He starts to win the pupils back after he beats Denham in a boxing match, but tells him that he has genuine boxing ability and suggests that Denham teach boxing to the younger pupils next year. Denham expresses his admiration for Thackeray to his fellow pupils; Thackeray wins back their respect and is invited to the class dance. Later, when Mr. Thackeray attends the funeral of his student's mother, he is touched to find that his lectures on personal choices and responsibility have been taken to heart, and his entire class have also come despite the stigma they would receive for entering the home of a colored person.
At the dance Barbara Pegg (Lulu) announces a "ladies choice" dance and Pamela chooses Thackeray as her dance partner. While Miss Pegg sings the film theme song, the class then presents Thackeray with a gift and he is too moved for words and retires to his classroom.
Two youths rush into the classroom, and upon seeing Thackeray they begin mocking his gift, a silver pitcher and card "To sir, with love" with the students' signatures, and joke that they will be in his class next year. After they leave, Thackeray tears up the job offer letter. He then takes a flower from the vase on his desk, places it on his lapel and returns to the dance.
- Sidney Poitier as Mark Thackeray
- Christian Roberts as Bert Denham
- Judy Geeson as Pamela Dare
- Suzy Kendall as Gillian Blanchard
- Lulu as Barbara "Babs" Pegg
- Ann Bell as Mrs. Dare
- Geoffrey Bayldon as Theo Weston
- Faith Brook as Grace Evans
- Patricia Routledge as Clinty Clintridge
- Chris Chittell as Potter
- Adrienne Posta as Moira Joseph
- Edward Burnham as Florian
- Rita Webb as Mrs. Joseph
- Fred Griffiths as Market Stallholder
- Anthony Villaroel as Seales
- Michael Des Barres as Williams
- Gareth Robinson as Tich Jackson
- Lynne Sue Moon as Miss Wong
- Marianne Stone as Gert
- The Mindbenders
Upon its U.S. release, Bosley Crowther began his review by contrasting the film with Poitier's role and performance in the 1955 film Blackboard Jungle; unlike that earlier film, Crowther says "a nice air of gentility suffuses this pretty color film, and Mr. Poitier gives a quaint example of being proper and turning the other cheek. Although he controls himself with difficulty in some of his confrontations with his class, and even flares up on one occasion, he never acts like a boor, the way one of his fellow teachers (played by Geoffrey Bayldon) does. Except for a few barbed comments by the latter, there is little intrusion of or discussion about the issue of race: It is as discreetly played down as are many other probable tensions in this school. To Sir, with Love comes off as a cozy, good-humored and unbelievable little tale."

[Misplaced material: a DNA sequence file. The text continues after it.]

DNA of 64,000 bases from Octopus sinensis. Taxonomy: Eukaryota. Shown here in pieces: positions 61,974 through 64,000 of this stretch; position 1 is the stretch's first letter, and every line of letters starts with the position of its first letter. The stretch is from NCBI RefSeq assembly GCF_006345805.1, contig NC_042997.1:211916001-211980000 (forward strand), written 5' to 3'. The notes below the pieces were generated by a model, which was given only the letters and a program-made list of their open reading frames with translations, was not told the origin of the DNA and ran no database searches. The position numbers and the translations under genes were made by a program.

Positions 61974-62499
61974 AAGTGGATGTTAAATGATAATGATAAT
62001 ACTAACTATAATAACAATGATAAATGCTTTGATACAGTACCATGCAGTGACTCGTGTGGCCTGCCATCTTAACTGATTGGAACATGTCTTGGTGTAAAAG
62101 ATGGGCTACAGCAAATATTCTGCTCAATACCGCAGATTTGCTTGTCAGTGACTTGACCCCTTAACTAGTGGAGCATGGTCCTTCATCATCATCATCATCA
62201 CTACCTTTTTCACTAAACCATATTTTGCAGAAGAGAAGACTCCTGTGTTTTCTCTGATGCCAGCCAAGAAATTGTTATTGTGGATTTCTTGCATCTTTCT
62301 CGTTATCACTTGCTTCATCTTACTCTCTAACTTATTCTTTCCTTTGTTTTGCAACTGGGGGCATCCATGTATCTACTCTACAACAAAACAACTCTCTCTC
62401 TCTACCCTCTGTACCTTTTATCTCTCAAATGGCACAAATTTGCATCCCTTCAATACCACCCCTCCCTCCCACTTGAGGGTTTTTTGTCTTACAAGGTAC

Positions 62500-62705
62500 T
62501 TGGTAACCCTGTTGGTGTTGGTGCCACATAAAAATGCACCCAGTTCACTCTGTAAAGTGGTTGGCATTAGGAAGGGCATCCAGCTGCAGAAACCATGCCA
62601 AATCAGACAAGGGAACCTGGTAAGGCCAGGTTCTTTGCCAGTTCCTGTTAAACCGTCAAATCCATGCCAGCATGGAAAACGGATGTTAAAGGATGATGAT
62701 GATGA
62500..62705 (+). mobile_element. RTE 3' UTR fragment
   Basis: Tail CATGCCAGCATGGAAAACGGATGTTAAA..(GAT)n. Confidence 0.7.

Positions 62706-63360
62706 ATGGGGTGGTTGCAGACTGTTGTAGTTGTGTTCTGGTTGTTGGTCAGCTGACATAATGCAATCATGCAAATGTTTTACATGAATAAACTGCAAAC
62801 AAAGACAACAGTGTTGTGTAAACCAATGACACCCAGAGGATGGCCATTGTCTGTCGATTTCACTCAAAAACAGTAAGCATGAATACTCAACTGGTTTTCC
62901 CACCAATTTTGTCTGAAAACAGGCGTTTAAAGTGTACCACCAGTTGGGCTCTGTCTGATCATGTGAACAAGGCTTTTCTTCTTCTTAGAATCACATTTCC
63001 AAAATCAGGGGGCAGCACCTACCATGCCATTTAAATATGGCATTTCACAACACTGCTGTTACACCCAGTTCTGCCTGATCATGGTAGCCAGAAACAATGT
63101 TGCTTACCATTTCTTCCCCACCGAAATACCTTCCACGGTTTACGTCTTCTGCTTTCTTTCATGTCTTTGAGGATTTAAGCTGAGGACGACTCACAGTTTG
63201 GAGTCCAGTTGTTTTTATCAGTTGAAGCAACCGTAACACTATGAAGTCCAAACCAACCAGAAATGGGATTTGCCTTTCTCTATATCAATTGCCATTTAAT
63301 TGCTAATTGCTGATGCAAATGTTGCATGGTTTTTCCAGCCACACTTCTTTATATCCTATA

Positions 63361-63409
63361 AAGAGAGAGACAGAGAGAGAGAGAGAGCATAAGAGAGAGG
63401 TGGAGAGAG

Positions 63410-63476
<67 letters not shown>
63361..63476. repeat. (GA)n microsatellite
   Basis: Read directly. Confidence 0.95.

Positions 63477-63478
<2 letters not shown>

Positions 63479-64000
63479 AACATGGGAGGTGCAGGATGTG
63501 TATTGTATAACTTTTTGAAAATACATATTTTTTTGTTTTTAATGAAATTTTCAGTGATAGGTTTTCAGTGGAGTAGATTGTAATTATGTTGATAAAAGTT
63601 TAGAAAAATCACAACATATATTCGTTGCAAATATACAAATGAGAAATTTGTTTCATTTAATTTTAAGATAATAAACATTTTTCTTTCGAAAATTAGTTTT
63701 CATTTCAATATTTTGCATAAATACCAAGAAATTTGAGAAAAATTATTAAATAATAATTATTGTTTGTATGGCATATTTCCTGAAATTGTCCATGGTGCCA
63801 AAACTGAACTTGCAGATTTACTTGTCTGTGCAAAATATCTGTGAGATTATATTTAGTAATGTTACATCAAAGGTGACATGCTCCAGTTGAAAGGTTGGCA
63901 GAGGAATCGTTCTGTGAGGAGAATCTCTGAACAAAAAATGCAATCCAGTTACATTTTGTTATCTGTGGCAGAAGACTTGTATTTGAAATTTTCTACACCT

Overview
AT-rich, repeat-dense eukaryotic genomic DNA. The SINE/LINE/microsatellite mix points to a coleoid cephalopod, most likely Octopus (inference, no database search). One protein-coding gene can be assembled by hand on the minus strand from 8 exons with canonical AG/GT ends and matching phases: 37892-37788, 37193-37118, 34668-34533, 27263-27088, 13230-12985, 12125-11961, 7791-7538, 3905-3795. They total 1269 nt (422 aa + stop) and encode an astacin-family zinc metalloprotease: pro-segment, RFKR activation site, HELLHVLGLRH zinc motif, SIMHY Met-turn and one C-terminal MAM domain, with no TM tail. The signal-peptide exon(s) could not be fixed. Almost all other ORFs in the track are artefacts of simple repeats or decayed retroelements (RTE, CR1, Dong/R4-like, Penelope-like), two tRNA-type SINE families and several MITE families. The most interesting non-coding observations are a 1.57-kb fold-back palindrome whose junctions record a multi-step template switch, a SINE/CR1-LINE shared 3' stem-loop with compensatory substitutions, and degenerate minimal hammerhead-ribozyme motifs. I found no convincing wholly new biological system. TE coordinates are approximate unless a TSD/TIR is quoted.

Halliwell's Film and Video Guide describes it as "sentimental non-realism" and quotes a Monthly Film Bulletin review (possibly contemporary with its British release), which claims that "the sententious script sounds as if it has been written by a zealous Sunday school teacher after a particularly exhilarating boycott of South African oranges".
The Time Out Film Guide says that it "bears no resemblance to school life as we know it" and the "hoodlums miraculous reformation a week before the end of term (thanks to teacher Poitier) is laughable". Although agreeing with the claims about the film's sentimentality, and giving it a mediocre rating, the Virgin Film Guide asserts: "What makes [this] such as enjoyable film is the mythic nature of Poitier's character. He manages to come across as a real person, while simultaneously embodying everything there is to know about morality, respect and integrity."